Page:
A third possibility would be for the Justices to throw up their hands and call for re-argument next term (with the idea of by then having a ninth justice and so avoiding a deadlock.) Finally would be the stall, the punt, sending it back to the lower courts, with all the delays and dragging-out that entails.

A decision is not expected before June but if you want to engage in some speculation, there may be a hint of how the court is leaning to be found in a closely-related case.

Louisiana has an anti-choice law essentially identical to the Texas one now before the Supreme Court. In January, District Court Judge John deGravelles ruled that the law violates the Constitutional right of Louisiana women to obtain an abortion.

Anthony Kennedy
In February, a panel of the 5th Circuit Court of Appeals, the same one that upheld the Texas law, overruled Judge deGravelles and allowed the law to go into effect, with an expected impact of closing all but one clinic in the whole state. This was despite the fact that the Supreme Court had already stayed the 5th Circuit's ruling in the essentially identical Texas case. However, the 5th Circuit said, because that order, the one about the Texas law, had been issued without stating the high court's reasoning - by the way, such orders rarely include the reasoning behind them - the 5th Circuit "had no guidance" and so was free to make its own judgment - and allow the Louisiana law to go into effect.

About a week later, and two days after the oral arguments on the Texas law, the Supreme Court granted an emergency stay of the 5th Circuit's ruling about Louisiana. What's significant is that the order vacating the 5th Circuit’s order reinstating the Louisiana law began by saying "Consistent with the Court’s action granting a stay" in the Texas case.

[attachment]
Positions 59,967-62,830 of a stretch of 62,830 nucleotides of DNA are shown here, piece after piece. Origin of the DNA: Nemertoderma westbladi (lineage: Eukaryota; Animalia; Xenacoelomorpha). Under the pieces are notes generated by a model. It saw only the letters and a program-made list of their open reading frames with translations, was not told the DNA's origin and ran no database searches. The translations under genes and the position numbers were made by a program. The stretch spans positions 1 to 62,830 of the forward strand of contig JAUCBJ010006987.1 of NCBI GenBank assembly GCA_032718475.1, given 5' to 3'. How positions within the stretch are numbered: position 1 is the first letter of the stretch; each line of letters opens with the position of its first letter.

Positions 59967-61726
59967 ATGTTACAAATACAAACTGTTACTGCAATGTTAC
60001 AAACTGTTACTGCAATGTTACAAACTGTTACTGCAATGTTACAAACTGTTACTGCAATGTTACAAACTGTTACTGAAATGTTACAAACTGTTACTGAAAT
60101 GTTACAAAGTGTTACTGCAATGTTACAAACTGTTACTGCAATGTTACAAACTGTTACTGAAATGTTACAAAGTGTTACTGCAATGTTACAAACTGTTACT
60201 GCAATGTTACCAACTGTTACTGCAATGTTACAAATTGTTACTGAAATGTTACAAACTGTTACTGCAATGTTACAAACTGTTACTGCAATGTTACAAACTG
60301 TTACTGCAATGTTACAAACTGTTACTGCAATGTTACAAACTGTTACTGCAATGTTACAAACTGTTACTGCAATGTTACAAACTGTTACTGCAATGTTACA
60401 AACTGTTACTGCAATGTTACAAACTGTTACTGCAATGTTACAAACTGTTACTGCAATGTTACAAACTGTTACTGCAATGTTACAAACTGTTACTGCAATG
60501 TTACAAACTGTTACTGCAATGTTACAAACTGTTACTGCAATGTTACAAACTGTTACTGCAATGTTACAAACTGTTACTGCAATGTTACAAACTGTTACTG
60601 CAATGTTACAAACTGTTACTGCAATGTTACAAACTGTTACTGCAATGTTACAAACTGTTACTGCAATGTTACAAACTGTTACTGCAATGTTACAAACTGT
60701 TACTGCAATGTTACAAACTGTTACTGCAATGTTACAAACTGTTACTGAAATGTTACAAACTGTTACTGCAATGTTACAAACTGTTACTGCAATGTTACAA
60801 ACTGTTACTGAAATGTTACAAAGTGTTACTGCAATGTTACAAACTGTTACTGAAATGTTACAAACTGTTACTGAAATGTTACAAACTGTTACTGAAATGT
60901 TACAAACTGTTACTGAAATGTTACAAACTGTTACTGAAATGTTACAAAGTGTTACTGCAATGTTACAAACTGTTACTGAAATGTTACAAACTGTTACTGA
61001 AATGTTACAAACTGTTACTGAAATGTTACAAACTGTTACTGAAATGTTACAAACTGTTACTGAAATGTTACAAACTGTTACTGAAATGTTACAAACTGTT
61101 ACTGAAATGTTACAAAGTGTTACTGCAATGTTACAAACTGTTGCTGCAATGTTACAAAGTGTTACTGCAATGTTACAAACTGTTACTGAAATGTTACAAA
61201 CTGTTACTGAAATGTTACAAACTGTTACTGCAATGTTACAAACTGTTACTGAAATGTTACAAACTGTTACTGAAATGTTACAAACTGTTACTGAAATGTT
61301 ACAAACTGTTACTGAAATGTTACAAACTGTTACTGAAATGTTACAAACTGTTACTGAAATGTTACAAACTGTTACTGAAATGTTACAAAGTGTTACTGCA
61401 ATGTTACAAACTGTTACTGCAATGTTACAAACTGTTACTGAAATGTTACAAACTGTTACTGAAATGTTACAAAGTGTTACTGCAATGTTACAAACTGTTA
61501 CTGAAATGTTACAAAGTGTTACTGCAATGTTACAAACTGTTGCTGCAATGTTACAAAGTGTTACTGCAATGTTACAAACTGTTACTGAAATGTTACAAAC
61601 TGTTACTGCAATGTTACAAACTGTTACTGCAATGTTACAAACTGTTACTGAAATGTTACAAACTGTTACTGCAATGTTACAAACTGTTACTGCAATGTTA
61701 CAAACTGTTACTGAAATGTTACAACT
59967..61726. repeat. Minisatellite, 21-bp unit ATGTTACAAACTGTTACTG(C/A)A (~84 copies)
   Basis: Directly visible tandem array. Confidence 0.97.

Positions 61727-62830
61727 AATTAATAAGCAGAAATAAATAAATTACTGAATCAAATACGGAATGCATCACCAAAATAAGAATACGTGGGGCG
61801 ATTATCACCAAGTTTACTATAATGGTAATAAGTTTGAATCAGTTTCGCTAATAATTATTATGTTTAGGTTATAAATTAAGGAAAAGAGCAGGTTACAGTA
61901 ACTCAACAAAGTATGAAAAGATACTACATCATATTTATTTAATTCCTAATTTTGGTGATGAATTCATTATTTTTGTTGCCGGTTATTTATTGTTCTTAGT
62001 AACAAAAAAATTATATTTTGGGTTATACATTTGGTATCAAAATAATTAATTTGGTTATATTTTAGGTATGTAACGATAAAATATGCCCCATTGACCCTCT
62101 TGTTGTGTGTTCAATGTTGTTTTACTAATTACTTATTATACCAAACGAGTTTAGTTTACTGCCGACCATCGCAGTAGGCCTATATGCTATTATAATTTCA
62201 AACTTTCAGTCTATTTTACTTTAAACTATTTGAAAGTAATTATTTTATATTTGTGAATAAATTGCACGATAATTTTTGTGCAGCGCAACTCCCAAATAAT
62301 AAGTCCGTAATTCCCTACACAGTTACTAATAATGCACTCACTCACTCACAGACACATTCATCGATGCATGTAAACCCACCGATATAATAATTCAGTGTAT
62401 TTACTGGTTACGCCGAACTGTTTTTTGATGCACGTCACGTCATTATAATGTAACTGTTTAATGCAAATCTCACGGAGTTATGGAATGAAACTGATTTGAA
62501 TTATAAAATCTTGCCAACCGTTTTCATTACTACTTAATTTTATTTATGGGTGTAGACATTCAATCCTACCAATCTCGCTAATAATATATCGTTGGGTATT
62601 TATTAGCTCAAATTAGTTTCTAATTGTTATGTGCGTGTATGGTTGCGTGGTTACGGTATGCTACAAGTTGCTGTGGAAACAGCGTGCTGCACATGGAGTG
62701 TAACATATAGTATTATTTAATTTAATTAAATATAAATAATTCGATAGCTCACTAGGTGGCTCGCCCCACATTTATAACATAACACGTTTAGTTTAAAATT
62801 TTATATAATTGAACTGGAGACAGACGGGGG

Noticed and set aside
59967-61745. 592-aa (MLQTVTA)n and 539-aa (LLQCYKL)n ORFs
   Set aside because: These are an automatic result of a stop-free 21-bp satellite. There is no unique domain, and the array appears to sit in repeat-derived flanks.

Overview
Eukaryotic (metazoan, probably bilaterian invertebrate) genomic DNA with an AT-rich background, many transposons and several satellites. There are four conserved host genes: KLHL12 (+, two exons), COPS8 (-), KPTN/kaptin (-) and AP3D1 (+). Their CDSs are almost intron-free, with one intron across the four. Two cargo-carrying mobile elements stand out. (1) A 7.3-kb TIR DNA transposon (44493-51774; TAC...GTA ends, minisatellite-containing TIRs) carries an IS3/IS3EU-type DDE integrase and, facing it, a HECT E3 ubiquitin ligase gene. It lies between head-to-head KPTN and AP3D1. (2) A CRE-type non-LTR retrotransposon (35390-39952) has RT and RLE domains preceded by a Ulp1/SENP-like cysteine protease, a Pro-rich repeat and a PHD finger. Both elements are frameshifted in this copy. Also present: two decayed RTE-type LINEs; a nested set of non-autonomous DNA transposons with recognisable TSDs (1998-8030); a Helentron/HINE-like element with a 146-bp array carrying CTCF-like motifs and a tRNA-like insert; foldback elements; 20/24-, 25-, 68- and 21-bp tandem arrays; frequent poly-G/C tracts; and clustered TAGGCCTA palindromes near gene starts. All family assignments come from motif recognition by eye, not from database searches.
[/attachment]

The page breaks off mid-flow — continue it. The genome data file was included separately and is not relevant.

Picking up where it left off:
That may not seem like much, but it is a definite legal smackdown after the 5th Circuit pretended to not know what SCOTUS intended by staying the Texas case. Now, considering that if it was certain that the justices were in a 4-4 deadlock and so the Texas law would stand - with the natural follow that the identical Louisiana law would stand as well - there would seem to be both less cause for the smackdown and less cause for the emergency stay. So this could be taken as a hopeful sign that the majority of the court does not accept the premises of the laws in question and will strike them down, and some people have interpreted it that way.

Unfortunately, it could also mean nothing except that the justices are irritated with the 5th Circuit's freewheeling on the issue and not paying attention to the high court's obvious preference to leave things in place, that is, as they were before the laws at issue were passed, until a decision on the matter is handed down.

On that particular question, we will have to wait and see.

But what we can't afford to wait and see is the broader battle over reproductive rights and the actual health of women and the on-going and disturbingly successful attempts by the fanatics to undo not only the 21st century but the entire 20th century as well. That fight goes on every day.

Sources cited in links:,White,Hopkins,Potter-PublicHealthThreatofAnti-abortionLegislation-Contraception-2014.pdf